Assimilation of formic acid and CO2 by engineered Escherichia coli equipped with reconstructed one-carbon assimilation pathways

Junho Bang, Sang Yup Lee
2018 Proceedings of the National Academy of Sciences of the United States of America  
Gaseous one-carbon (C1) compounds or formic acid (FA) converted from CO 2 can be an attractive raw material for bio-based chemicals. Here, we report the development of Escherichia coli strains assimilating FA and CO 2 through the reconstructed tetrahydrofolate (THF) cycle and reverse glycine cleavage (gcv) pathway. The Methylobacterium extorquens formate-THF ligase, methenyl-THF cyclohydrolase, and methylene-THF dehydrogenase genes were expressed to allow FA assimilation. The gcv reaction was
more » ... gcv reaction was reversed by knocking out the repressor gene (gcvR) and overexpressing the gcvTHP genes. This engineered strain synthesized 96% and 86% of proteinogenic glycine and serine, respectively, from FA and CO 2 in a glucose-containing medium. Native serine deaminase converted serine to pyruvate, showing 4.5% of pyruvate-forming flux comes from FA and CO 2 . The pyruvate-forming flux from FA and CO 2 could be increased to 14.9% by knocking out gcvR, pflB, and serA, chromosomally expressing gcvTHP under trc, and overexpressing the reconstructed THF cycle, gcvTHP, and lpd genes in one vector. To reduce glucose usage required for energy and redox generation, the Candida boidinii formate dehydrogenase (Fdh) gene was expressed. The resulting strain showed specific glucose, FA, and CO 2 consumption rates of 370.2, 145.6, and 14.9 mg·g dry cell weight (DCW) −1 ·h −1 , respectively. The C1 assimilation pathway consumed 21.3 wt% of FA. Furthermore, cells sustained slight growth using only FA and CO 2 after glucose depletion, suggesting that combined use of the C1 assimilation pathway and C. boidinii Fdh will be useful for eventually developing a strain capable of utilizing FA and CO 2 without an additional carbon source such as glucose. tetrahydrofolate cycle | glycine cleavage pathway | formate dehydrogenase | formic acid | CO 2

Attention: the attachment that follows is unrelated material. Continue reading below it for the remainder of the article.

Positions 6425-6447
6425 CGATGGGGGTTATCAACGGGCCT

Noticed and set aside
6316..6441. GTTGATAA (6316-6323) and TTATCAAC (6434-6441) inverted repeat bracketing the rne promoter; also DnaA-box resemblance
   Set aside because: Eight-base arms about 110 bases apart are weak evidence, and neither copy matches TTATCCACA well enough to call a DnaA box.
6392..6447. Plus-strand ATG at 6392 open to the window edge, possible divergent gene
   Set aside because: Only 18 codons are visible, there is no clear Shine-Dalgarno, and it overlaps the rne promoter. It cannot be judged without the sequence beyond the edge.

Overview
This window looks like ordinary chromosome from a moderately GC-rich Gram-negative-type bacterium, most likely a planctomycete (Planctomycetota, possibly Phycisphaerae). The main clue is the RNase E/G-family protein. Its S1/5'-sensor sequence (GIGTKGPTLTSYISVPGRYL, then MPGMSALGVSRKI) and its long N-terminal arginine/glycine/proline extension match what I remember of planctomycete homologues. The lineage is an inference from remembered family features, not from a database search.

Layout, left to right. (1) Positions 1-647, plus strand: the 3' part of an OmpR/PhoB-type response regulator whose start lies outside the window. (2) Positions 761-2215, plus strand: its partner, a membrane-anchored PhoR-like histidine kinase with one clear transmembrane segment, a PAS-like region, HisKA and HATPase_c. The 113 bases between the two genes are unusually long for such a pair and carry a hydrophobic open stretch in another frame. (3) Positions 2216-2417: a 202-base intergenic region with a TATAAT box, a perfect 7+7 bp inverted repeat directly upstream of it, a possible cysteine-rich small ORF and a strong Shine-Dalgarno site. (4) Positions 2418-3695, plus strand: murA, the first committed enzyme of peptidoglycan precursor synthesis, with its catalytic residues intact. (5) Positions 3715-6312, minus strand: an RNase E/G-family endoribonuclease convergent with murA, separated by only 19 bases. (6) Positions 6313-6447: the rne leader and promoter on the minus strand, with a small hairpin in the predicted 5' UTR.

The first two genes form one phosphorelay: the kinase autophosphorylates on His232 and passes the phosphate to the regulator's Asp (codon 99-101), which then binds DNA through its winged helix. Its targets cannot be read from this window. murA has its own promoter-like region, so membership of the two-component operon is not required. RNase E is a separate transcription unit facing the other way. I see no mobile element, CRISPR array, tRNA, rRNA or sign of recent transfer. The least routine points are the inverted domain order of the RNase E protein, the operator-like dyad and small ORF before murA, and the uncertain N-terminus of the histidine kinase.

doi:10.1073/pnas.1810386115 fatcat:7luejzzk6fev7cyfibyflvqgce